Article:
Understanding and optimizing the electrolyte wetting of lithium-ion cells provides a high potential to reduce the manufacturing costs of lithium-ion cells. However, established methods to investigate the wetting of porous materials are not easily transferable to lithium-ion cells, since they neglect major paths in the wetting process. In this study, a novel method is proposed to in situ quantify the wetting progress in lithium-ion cells with graphite-based anodes. A constant potential is applied to the cell immediately after the electrolyte wetting process has been initiated and the current response is carefully analyzed as it reflects the progress of the electrolyte wetting process accompanied by SEI film formation. By applying this procedure, the influence of different separators, cell formats and ambient temperatures on the wetting time is investigated. Furthermore, the wetting behavior of laser-structured electrodes is investigated as well as of electrodes with ceramic multilayer coating which can replace the standard separator. The results demonstrate that the interface between the separator and the electrodes plays a dominant role and mainly influences the wetting process of a lithium-ion cell. The findings point out the importance of using in situ methods to analyze the wetting process of lithium-ion cells.
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In Fig. 6hmax is the longest dimension of the pouch bag cell. To find hmax, we assume that the electrolyte is penetrating the cell homogeneously from all four edges. This is realistic as the capillary tubes between cell stack and pouch bag foil are filled with electrolyte quickly and the capillary diameter for those is much bigger than the capillary diameters expected in the electrode stack. This is also supported by the measurements of Weydanz et al. in . Therefore, hmax is defined as half the length of the anode, which is 25 mm for the standard cell dimension.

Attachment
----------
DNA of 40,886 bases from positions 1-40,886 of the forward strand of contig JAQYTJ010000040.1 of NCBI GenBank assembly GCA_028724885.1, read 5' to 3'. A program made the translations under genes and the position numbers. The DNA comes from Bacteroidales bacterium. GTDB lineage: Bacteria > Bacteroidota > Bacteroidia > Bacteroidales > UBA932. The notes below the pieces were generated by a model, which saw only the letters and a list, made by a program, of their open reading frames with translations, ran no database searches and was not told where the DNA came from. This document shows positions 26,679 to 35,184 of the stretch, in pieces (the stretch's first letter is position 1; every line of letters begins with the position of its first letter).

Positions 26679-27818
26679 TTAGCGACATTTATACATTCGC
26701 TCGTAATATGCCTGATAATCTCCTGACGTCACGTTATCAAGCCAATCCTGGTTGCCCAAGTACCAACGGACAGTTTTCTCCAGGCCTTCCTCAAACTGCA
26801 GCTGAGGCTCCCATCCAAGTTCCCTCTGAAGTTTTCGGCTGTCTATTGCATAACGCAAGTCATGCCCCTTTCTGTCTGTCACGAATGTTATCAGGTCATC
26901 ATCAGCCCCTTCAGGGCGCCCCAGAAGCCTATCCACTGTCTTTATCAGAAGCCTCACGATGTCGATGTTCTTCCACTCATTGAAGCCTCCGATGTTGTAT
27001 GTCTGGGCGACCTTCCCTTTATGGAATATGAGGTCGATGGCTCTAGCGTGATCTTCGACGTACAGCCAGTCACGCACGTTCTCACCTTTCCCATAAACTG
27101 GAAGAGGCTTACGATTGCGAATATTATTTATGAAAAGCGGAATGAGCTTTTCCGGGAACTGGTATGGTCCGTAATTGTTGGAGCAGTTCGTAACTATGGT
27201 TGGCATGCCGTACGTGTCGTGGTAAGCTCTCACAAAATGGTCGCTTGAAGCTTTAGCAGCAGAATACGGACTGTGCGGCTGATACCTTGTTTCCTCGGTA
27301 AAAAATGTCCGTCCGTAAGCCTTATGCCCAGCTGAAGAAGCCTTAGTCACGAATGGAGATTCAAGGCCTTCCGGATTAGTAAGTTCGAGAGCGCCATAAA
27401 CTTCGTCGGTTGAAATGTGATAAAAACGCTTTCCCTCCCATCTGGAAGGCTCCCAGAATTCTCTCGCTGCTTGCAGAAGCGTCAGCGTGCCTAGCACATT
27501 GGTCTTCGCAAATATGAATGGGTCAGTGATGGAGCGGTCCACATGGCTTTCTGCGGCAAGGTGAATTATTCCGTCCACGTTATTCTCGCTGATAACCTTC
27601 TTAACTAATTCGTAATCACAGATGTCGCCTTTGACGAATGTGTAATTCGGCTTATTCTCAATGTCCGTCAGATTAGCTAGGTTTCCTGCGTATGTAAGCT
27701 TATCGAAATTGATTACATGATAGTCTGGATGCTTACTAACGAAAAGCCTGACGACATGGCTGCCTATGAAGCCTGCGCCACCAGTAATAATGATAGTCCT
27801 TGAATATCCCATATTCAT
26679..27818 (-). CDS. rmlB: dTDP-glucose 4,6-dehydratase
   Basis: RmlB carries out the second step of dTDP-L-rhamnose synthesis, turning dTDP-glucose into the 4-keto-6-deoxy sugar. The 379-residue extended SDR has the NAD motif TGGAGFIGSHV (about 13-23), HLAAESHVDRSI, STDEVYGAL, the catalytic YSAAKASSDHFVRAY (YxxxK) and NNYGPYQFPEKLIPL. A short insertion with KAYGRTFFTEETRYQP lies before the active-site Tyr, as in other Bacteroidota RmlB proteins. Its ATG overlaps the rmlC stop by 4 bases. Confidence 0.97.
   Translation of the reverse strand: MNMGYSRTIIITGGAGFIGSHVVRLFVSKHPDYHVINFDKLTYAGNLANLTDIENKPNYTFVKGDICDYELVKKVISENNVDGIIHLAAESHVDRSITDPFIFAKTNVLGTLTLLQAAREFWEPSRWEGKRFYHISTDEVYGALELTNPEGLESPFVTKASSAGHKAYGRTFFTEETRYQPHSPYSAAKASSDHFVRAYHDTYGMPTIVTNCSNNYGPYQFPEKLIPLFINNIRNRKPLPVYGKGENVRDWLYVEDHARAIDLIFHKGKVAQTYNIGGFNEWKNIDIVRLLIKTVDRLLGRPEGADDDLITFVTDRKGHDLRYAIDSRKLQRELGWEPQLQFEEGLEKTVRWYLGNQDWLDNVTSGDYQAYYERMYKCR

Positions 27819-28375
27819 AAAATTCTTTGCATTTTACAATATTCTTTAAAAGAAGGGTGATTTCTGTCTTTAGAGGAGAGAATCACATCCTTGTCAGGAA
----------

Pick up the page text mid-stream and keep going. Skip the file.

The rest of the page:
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The authors thank the German Federal Ministry for Economic Affairs and Energy BMWi (Bundesministerium für Wirtschaft und Energie) for financial support for the project 'Optilyt' (18380 BR/1) within the framework of the 'Co-operative Industrial Research' initiative IGF (Industrielle Gemeinschaftsforschung). Furthermore, the authors thank Beate Capraro, Stefan Börner and Adrian Goldberg for providing the modified electrodes.
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Peter, C., Nikolowski, K., Reuber, S. et al. Chronoamperometry as an electrochemical in situ approach to investigate the electrolyte wetting process of lithium-ion cells. J Appl Electrochem 50, 295–309 (2020). https://doi.org/10.1007/s10800-019-01383-2
- Lithium-ion battery
- Electrolyte wetting